(Reuters) - Chinese state-owned importers bought at least eight cargo shipments of U.S. soybeans on Friday, or at least 480,000 tonnes, the country’s largest U.S. soybean purchases in 4-1/2 months, two U.S. traders familiar with the deals said.
The deals, which were for shipment from U.S. Pacific Northwest ports mostly in October, came after new-crop November soybean futures on the Chicago Board of Trade tumbled nearly 7% on Thursday to the lowest point since March.
China had slowed its U.S. soybean purchases in recent months as cheaper shipments of newly harvested Brazilian soybeans came available and as U.S. soybean prices soared to the highest in about 8-1/2 years.
But this week’s price plunge gave the world’s largest soybean importer a chance to secure purchases needed for later in the year to feed its hog herd, the world’s largest.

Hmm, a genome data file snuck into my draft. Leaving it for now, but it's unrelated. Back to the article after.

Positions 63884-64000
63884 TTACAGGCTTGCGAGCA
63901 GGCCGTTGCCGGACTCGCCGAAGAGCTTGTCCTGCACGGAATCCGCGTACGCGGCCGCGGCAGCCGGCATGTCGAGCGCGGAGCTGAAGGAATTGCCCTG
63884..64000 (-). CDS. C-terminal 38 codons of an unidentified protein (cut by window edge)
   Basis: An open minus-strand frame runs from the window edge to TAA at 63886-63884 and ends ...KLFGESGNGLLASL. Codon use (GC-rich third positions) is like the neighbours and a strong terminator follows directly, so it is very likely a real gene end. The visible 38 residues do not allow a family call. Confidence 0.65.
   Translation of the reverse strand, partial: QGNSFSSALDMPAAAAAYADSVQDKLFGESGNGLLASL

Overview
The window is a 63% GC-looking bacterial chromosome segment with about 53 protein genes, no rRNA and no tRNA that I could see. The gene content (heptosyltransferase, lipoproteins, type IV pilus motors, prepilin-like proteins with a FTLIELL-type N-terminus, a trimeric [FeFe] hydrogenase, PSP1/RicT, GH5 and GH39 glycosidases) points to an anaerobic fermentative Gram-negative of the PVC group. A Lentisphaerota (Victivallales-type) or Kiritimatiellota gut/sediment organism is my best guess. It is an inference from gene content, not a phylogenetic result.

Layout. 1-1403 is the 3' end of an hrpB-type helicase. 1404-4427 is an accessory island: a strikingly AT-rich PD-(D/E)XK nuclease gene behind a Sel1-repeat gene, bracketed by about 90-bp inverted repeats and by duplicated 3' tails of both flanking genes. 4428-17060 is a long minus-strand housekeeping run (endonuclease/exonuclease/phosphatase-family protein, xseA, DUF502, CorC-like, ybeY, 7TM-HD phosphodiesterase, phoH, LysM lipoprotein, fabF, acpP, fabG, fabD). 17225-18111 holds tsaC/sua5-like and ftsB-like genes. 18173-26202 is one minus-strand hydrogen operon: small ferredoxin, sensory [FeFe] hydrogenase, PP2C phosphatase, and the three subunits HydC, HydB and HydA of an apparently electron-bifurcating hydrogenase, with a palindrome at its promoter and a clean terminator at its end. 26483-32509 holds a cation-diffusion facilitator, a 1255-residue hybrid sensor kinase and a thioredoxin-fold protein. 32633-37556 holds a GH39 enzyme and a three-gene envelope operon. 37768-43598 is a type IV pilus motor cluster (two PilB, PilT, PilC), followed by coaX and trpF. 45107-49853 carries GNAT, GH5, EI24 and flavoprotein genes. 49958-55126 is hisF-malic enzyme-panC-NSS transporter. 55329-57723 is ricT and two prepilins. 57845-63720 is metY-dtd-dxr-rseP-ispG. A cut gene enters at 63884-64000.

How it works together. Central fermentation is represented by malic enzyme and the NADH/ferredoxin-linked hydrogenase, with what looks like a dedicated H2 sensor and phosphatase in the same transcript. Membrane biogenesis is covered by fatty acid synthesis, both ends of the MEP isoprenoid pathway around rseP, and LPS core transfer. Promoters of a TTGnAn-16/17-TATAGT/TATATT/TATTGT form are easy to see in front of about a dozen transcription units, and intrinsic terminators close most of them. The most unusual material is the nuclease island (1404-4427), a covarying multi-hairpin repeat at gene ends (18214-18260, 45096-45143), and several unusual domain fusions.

Concerns are also growing that drought could reduce the U.S. harvest and further raise prices.
China has largely focused on feed grain purchases from the United States this spring, booking record volumes of U.S. corn and sorghum as China’s domestic corn prices soared to historic highs.
CBOT soybean futures rallied from multi-month lows on Friday, with new-crop November soybeans hitting a session high after Reuters confirmation of the Chinese purchases.
Total soybean sales volumes may increase while more purchases are tallied as traders said deals for as many as 14 cargoes were being considered.
Reporting by Karl Plume in Chicago; Editing by Chris Reese; editing by Jonathan Oatis
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